To judge the sustainable efficacy of our actions, it’s important to analyse everything we do through a green lens and set demanding objectives aiming to do all we can to meet the Paris Climate Accord’s target.
This has seen us commit to the Science Based Targets initiative (SBTi), making us one of only 2,811 companies worldwide to have done so. In addition, we are one of just 1,391 businesses that have committed to the SBTi’s more exacting target of reductions that will help the world stay on the path to limiting temperature growth to 1.5°C.
We also keep a careful eye on the carbon emissions of our operations and have worked hard to reduce them as much as possible. Over 2019 – 21, we reduced Scope 1 emissions (which are direct emissions such as Vita’s fuel use) by 24% and in the same period, we cut our Scope 2 emissions (which are indirect emissions such as purchased electricity) to just 0.15 tonnes of CO2 from 13,450. Thanks to these results, we know that we’ve already achieved the SBTi’s target of reducing 46% of direct emissions by 2030. We’re also down to just 2.01% of waste going to landfill and 100% of our product developments now have a sustainable alternative built-in.
The sustainable road ahead
As already outlined, the need to change is clear, but there are many opportunities to think of new ideas and improve the sector’s operation. Relying on business as normal and waiting for legislation to drive change won’t be enough, but the PU foam industry is well placed to lead the advanced polymer composites market in the circular economy.
While material science innovation is vital in helping the industry meet its net zero targets, so is the importance of establishing key partnerships and extending sustainability throughout the sector. Moving forward, more infrastructure, cooperation, and agility will be required so the supply chain can operate at scale.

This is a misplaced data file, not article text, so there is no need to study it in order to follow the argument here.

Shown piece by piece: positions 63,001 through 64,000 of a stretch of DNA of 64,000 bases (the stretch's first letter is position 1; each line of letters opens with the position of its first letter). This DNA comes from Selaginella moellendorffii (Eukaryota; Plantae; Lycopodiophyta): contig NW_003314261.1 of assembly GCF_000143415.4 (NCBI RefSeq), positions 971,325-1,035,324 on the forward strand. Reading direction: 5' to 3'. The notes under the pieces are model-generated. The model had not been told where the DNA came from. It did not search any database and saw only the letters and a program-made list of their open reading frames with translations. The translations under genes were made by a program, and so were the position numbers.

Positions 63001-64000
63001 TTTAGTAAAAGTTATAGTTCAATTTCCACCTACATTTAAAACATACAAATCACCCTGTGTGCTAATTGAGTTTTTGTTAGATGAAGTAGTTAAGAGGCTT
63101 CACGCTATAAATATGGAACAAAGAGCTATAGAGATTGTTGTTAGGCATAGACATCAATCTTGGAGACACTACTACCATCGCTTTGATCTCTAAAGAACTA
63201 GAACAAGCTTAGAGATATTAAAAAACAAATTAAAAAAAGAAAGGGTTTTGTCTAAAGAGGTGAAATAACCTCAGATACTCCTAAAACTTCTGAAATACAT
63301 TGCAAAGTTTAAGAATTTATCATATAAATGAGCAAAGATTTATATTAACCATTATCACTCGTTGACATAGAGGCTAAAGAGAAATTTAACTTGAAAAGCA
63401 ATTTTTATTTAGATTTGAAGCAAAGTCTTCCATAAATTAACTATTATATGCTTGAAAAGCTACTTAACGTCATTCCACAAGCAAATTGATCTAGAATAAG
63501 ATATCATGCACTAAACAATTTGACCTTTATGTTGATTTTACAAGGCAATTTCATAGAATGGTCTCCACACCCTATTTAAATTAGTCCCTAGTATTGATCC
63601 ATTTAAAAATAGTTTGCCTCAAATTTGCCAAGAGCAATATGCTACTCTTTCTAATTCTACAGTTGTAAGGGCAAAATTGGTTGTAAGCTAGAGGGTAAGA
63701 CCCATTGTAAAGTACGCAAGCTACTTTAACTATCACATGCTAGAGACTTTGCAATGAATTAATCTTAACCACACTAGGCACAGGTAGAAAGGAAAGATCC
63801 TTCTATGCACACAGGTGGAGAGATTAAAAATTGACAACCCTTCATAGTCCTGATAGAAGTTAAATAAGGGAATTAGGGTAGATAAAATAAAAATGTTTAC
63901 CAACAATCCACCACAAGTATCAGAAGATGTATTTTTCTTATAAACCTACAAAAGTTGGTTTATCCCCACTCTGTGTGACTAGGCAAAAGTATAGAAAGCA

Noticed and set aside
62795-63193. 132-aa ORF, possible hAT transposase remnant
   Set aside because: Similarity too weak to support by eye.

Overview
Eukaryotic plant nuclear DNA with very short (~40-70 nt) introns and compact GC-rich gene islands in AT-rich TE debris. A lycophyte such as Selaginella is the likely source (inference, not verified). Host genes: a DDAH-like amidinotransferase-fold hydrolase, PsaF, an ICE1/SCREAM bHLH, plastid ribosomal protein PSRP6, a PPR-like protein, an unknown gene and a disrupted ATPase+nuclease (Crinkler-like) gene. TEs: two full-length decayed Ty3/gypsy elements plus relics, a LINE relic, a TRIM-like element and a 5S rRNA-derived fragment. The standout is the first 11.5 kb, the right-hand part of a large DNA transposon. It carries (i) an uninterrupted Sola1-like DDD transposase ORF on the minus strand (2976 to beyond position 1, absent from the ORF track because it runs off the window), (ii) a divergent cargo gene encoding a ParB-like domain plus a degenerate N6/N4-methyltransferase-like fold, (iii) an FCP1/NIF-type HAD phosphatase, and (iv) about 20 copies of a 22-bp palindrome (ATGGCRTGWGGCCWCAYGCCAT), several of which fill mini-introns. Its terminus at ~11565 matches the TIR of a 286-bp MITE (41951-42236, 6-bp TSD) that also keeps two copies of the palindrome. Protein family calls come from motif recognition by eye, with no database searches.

Each business also needs to closely consider a number of questions which go to the heart of their operations, such as:
Where do their emissions come from?
What are its green opportunities and risks?
How open is the company to change?
How can emissions be curbed both today and in the future?
Does it have the skills it needs to achieve a higher standard of sustainability?
Taking all of this into account will help the UK economy as a whole to understand the current sustainability landscape and set a robust journey for meeting our collective climate goals.
At Vita, we’re proving how the industry can take the lead. We’ve put ourselves in a great position to work with key suppliers to develop and commercialise the required technologies and prove their capabilities.